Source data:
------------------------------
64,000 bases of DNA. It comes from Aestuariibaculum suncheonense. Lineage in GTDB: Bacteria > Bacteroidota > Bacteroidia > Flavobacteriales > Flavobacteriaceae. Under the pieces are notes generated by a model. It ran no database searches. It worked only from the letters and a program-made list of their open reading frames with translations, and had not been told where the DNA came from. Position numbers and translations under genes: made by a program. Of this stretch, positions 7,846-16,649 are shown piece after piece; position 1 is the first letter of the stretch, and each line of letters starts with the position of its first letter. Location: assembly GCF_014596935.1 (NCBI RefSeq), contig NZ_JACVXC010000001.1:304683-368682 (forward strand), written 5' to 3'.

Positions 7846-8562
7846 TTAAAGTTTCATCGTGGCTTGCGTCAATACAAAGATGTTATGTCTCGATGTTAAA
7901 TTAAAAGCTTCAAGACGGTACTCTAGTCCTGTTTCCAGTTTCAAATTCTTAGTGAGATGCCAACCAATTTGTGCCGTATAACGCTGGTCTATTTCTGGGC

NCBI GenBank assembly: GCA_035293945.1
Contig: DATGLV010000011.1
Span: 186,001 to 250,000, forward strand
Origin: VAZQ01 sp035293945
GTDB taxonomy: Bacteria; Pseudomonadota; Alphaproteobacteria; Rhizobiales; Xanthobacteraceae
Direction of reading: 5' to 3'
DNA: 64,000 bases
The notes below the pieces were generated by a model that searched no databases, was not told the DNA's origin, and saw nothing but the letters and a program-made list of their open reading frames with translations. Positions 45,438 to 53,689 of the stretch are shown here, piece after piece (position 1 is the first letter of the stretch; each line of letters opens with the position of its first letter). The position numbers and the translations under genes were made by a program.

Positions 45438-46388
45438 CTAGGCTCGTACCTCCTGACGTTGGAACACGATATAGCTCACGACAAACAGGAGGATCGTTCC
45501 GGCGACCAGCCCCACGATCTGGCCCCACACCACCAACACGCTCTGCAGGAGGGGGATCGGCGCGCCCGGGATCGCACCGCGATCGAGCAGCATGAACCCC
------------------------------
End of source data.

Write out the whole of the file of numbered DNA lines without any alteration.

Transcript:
64,000 bases of DNA. It comes from Aestuariibaculum suncheonense. Lineage in GTDB: Bacteria > Bacteroidota > Bacteroidia > Flavobacteriales > Flavobacteriaceae. Under the pieces are notes generated by a model. It ran no database searches. It worked only from the letters and a program-made list of their open reading frames with translations, and had not been told where the DNA came from. Position numbers and translations under genes: made by a program. Of this stretch, positions 7,846-16,649 are shown piece after piece; position 1 is the first letter of the stretch, and each line of letters starts with the position of its first letter. Location: assembly GCF_014596935.1 (NCBI RefSeq), contig NZ_JACVXC010000001.1:304683-368682 (forward strand), written 5' to 3'.

Positions 7846-8562
7846 TTAAAGTTTCATCGTGGCTTGCGTCAATACAAAGATGTTATGTCTCGATGTTAAA
7901 TTAAAAGCTTCAAGACGGTACTCTAGTCCTGTTTCCAGTTTCAAATTCTTAGTGAGATGCCAACCAATTTGTGCCGTATAACGCTGGTCTATTTCTGGGC

NCBI GenBank assembly: GCA_035293945.1
Contig: DATGLV010000011.1
Span: 186,001 to 250,000, forward strand
Origin: VAZQ01 sp035293945
GTDB taxonomy: Bacteria; Pseudomonadota; Alphaproteobacteria; Rhizobiales; Xanthobacteraceae
Direction of reading: 5' to 3'
DNA: 64,000 bases
The notes below the pieces were generated by a model that searched no databases, was not told the DNA's origin, and saw nothing but the letters and a program-made list of their open reading frames with translations. Positions 45,438 to 53,689 of the stretch are shown here, piece after piece (position 1 is the first letter of the stretch; each line of letters opens with the position of its first letter). The position numbers and the translations under genes were made by a program.

Positions 45438-46388
45438 CTAGGCTCGTACCTCCTGACGTTGGAACACGATATAGCTCACGACAAACAGGAGGATCGTTCC
45501 GGCGACCAGCCCCACGATCTGGCCCCACACCACCAACACGCTCTGCAGGAGGGGGATCGGCGCGCCCGGGATCGCACCGCGATCGAGCAGCATGAACCCC